Students get a crash course on how to enter auto industry

By: Jessica Horne - Staff writer
Chris Bitzenhofer, admissions representative for Eastern North Carolina, speaks Monday to high school students enrolled in the welding and automotive courses at Robeson County Career Center. He encouraged students to get involved in the automotive industry through the Universal Technical Institute.
Mario Pennycooke, Universal Technical Institute local admissions marketing manager, speaks Monday to high school students enrolled in the welding and automotive courses at Robeson County Career Center, located at 1339 Hilly Branch Road in Lumberton. Pennycooke told students that Science, Technology Engineering and Mathematics, STEM, skills are essential in trades such as the automotive industry.

LUMBERTON — Local high school students got a glimpse Monday at a STEM pathway that leads to the automotive industry.

“Seventy percent of the projected fastest-growing occupations over the next six years are in STEM fields,” Chris Bitzenhofer, Universal Technical Institute’s admissions representative for Eastern North Carolina, told the students.

STEM is an acronym for Science, Technology, Engineering and Mathematics.

Twenty-five students enrolled in automotive or welding courses at the Robeson County Career Center learned Monday morning about a program to jump-start a career in an industry in which salaries start at $15 an hour. The afternoon presentations drew 40 students, some of whom were in the Career Center’s construction courses.

The program that leads to jobs in the automotive industry is offered by UTI and can be completed in less than two years, Bitzenhofer said. The institute also offers NASCAR technician training.

Automotive technicians are in high demand, with about 1.2 million technician jobs projected in 2026, Bitzenhofer said.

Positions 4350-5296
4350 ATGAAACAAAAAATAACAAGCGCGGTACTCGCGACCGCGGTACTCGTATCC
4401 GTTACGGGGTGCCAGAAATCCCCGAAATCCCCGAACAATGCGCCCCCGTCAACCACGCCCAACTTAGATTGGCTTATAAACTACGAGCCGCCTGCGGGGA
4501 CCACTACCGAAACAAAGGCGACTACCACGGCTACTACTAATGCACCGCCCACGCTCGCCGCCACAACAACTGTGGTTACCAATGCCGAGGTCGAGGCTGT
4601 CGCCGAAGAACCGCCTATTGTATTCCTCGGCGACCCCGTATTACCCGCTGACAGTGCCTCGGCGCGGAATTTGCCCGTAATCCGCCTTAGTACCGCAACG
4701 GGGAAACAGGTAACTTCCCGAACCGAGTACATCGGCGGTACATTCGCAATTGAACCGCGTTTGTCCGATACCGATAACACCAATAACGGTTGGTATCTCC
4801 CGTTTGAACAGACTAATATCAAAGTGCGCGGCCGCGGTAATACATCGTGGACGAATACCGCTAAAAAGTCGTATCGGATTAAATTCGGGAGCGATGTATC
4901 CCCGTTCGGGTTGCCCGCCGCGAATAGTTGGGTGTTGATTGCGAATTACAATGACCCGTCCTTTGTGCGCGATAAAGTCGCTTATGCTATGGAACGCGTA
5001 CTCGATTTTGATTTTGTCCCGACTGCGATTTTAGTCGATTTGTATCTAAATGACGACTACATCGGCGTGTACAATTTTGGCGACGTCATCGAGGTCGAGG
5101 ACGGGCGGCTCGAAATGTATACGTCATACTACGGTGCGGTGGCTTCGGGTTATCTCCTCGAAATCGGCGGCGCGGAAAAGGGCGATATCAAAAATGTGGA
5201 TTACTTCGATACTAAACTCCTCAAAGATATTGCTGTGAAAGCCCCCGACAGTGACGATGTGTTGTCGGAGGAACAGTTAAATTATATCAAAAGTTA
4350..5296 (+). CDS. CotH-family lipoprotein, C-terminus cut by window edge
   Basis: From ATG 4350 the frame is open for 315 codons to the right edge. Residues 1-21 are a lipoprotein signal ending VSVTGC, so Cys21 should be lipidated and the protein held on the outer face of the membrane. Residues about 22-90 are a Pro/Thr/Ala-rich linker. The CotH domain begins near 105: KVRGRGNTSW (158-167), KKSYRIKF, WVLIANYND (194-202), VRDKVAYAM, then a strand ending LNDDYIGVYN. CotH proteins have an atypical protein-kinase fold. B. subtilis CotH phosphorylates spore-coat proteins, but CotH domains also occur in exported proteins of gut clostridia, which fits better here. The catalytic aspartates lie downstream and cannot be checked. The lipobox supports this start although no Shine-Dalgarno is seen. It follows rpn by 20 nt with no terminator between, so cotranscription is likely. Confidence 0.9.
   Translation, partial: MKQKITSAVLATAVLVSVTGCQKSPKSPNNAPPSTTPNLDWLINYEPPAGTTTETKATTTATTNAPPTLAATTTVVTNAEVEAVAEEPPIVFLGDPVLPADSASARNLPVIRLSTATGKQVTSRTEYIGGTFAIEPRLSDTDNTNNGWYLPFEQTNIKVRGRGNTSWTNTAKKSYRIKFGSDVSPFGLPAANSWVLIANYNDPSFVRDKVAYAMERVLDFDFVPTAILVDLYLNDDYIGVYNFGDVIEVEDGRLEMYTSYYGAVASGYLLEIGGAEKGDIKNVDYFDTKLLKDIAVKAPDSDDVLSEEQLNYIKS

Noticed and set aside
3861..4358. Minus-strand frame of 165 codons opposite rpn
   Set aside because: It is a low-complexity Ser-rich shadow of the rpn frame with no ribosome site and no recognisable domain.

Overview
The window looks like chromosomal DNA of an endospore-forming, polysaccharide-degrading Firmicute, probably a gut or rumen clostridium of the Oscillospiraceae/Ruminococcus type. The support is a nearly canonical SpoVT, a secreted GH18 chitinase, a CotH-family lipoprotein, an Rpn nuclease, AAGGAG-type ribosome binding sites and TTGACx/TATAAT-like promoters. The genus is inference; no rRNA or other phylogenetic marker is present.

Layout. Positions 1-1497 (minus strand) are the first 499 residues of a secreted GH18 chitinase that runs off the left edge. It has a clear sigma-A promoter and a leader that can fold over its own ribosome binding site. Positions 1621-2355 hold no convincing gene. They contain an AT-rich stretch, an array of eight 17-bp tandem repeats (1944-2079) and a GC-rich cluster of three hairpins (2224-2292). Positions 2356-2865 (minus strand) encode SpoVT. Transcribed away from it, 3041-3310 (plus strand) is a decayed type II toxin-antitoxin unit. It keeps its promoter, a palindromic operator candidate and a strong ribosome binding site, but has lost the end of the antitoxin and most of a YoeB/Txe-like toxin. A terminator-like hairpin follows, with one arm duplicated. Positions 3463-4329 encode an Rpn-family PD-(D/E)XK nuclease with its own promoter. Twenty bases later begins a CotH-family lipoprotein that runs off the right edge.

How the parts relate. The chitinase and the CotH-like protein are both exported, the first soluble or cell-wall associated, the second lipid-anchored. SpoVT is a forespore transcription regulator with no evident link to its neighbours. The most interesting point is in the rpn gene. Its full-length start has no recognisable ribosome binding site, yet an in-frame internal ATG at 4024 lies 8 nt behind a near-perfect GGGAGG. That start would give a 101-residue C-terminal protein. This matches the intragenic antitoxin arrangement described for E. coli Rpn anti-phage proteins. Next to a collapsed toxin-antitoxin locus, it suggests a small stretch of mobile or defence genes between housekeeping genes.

“If you want to be a carpenter, a plumber or a cook, you need STEM,” said Mario Pennycooke, Universal Technical Institute local admissions marketing manager. “You do need to know STEM to work on these types of vehicles.”

Understanding the math involved with performance racing vehicles is essential to repairing them, he said.

“By understanding that math, you can understand how these engines make power,” he said.

Students also must have the right tools to do the job, Pennycooke said.

He used an automotive diagnostic scan tool to demonstrate how circuits in a vehicle affect its performance. The tool is used by mechanics to diagnose problems in vehicles’ computer systems.

“You can’t do that if you don’t have this scan tool,” Pennycooke said.

Lumberton High School senior Nate Cribb said the scan tool demonstration caught his interest. He is enrolled in the Career Center’s automotive course, and said he is considering attending UTI after graduation.

“I’m thinking about going,” Cribb said. “It’s a good program from what I’ve seen.”

The presentation also made an impression on Ashley Treviño, a senior at St. Pauls High School. Treviño, who is enrolled in the Career Center’s welding course, said she is interested in learning more about the automotive industry.

“I want to get a diploma in welding, but I would be interested in welding in cars,” she said.